Imagine a world where rugby geeks existed. These wouldn’t be sports jocks, beefing up in the gym and running drills over and over in order to be able to make the all-important difference on match day. These would be more your sit-down-and-have-a-serious-think-about-it-for-a-while kind of competitor. They would be kind of rugby connoisseur who would tell you what the best type of grass might be for a running game in a coastal climate or which sports drink packs the highest density of isotopic elements.
Rather than charging through tackle bags and going through endless reps with the heavy bar these guys would be more inclined to calculate the conversion ratio of a goal kicker, or to assess the statistical probability of someone slipping a winger in through the middle of the Rabbitohs’ defence. Rugby geeks might never complete a push up in their lives, but these guys would be able to tell you Reg Gasnier’s career stats at the drop of a hat. They wouldn’t flinch if you suggested that Nathan Blacklock was quicker off the mark than Bob Fulton. They’d simply point to the data and prove you irrefutably, irresistibly and eternally wrong. That’s the way these guys would roll. You’d either be right or wrong, and if you disagreed with them you’d be wrong anyway.
Obviously if such a creature existed they would pretty soon take over the whole edifice that is professional rugby league in Australia. And then they’d go on to conquer the rest of the known world for desert. That’s what they’d do if they existed.
Happily for us all, they are a mere figment of an over-active, under-caffeinated imagination. The President Putin of rugby league is yet to emerge. But wait a minute… there is a place in the world where precisely this nightmare hybrid is being encouraged. There is an environment that is in danger of spawning precisely this happy Frankenstein’s monster of a geek, and the bad news is things are just about to get serious. People, we are living in a dangerous age.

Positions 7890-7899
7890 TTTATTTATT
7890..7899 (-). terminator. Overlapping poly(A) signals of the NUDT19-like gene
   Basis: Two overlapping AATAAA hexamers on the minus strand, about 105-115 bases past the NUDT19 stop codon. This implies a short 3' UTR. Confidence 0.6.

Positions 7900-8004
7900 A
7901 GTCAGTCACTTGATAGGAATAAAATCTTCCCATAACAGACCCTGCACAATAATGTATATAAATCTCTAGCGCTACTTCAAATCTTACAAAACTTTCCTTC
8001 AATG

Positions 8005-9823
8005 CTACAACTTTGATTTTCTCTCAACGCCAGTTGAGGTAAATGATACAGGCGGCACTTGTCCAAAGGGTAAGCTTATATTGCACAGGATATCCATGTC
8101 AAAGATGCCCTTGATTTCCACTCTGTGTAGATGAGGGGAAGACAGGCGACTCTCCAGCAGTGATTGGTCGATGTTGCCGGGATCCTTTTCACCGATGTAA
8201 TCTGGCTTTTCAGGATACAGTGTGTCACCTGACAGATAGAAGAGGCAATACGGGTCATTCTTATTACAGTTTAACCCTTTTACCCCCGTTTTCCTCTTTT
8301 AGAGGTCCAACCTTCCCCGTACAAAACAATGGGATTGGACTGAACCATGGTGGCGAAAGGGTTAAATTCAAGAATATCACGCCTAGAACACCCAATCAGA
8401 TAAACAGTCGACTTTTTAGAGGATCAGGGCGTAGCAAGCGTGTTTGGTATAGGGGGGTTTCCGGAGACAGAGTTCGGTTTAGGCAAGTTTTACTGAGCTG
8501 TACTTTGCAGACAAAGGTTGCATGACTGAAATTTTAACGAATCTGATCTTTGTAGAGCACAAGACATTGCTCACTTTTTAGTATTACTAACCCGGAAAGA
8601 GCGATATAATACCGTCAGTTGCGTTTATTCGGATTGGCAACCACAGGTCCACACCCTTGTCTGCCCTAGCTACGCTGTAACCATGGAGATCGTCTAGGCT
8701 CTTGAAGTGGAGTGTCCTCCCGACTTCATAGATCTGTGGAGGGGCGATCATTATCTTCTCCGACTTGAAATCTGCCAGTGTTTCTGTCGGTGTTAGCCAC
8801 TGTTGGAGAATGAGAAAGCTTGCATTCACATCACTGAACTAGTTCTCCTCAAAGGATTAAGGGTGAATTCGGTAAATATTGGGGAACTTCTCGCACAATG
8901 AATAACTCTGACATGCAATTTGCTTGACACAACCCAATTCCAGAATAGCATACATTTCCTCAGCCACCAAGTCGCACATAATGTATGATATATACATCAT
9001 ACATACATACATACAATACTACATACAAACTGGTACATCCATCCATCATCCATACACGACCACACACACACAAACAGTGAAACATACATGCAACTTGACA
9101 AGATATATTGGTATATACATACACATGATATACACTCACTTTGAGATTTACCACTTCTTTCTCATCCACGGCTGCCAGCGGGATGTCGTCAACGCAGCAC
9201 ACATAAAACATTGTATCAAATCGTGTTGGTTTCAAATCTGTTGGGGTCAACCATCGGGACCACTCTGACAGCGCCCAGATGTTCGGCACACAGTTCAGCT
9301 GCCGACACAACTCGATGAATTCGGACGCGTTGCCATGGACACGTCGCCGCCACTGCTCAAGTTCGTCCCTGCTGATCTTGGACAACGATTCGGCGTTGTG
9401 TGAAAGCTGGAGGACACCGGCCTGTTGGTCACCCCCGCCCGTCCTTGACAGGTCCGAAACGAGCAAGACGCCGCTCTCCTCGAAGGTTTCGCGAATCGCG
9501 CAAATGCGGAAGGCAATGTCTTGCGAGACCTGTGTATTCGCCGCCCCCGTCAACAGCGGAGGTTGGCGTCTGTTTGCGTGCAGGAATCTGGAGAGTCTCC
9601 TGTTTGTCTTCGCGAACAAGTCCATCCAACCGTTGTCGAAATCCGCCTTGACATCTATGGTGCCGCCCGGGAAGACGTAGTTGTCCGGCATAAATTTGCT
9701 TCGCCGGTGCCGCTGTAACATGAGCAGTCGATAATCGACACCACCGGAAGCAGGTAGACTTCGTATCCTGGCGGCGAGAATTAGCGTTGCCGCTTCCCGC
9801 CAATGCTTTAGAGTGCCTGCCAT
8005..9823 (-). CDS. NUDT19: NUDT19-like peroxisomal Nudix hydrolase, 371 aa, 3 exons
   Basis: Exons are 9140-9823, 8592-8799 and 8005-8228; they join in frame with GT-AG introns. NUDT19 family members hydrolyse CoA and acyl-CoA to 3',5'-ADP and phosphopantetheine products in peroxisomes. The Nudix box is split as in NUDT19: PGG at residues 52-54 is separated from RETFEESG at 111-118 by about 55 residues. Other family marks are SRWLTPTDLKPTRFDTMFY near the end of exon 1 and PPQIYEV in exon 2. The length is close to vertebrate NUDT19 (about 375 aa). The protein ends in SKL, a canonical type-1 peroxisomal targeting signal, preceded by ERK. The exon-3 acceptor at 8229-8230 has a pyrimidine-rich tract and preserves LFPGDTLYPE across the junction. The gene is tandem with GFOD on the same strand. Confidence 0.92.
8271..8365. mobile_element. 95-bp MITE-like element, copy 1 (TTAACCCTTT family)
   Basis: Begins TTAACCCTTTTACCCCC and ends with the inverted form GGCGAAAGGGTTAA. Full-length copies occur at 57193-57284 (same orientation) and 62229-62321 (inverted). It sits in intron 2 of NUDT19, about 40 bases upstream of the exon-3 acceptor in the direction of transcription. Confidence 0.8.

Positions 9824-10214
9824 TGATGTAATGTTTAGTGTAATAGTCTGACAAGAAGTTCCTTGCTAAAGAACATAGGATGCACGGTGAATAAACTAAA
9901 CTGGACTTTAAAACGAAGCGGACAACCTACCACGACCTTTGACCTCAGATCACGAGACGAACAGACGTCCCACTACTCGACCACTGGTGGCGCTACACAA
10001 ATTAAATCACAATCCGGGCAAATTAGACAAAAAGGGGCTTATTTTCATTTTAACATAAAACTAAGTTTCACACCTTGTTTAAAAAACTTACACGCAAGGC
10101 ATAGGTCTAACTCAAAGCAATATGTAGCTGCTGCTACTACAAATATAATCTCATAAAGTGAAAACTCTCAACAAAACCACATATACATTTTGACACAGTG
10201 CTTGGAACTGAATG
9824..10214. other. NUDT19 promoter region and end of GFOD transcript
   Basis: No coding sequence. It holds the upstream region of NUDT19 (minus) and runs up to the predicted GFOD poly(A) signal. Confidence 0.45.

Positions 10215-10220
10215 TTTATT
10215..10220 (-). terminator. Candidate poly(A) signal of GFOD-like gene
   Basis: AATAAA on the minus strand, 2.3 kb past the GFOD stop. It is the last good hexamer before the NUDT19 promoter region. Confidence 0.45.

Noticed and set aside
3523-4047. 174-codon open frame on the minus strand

The Rugby League Live 3 video game is, at last, expected to be released on June 30th. That’s just rumour so far, but all the talk is that is the date earmarked for the game to give those rugby geeks precisely what they have been waiting for all year. The announcement that the game was coming out this year was made back in December, but even now developers Big Ant are being surprisingly coy about formally declaring a date. No doubt they are hoping to hit the market with a big surprise splash… if so the splash has started early.
The pre-launch publicity has been pretty encouraging and the trial version – available via Steam – has kept the geeks quietly tapping away in their bedrooms, but it seems we are now only a few short weeks away from the release of RLL3 and a whole new geekiverse – at least as far as footy geeks are concerned anyway. The hope must be that the release version of the game is not bedevilled with the sort of glitches that have got Rugby 15 a pretty damning set of reviews.
Updates and upgrades
It goes without saying that the updated version will represent an update in terms of its reflection of changing personnel and so on. Whatever happens in what the rest of us laughingly call the real world is steadily vacuumed up by the creators of RLL3. That means that in the updated game, not only are player identities and stats updated, but the 2015 rule changes are also incorporated. Don’t be tempted to argue the toss with a rugby geek on the finer points. You know they’ve got a copy of the rule book up there somewhere between the Harry Potter novels and their Lord of the Rings DVDs.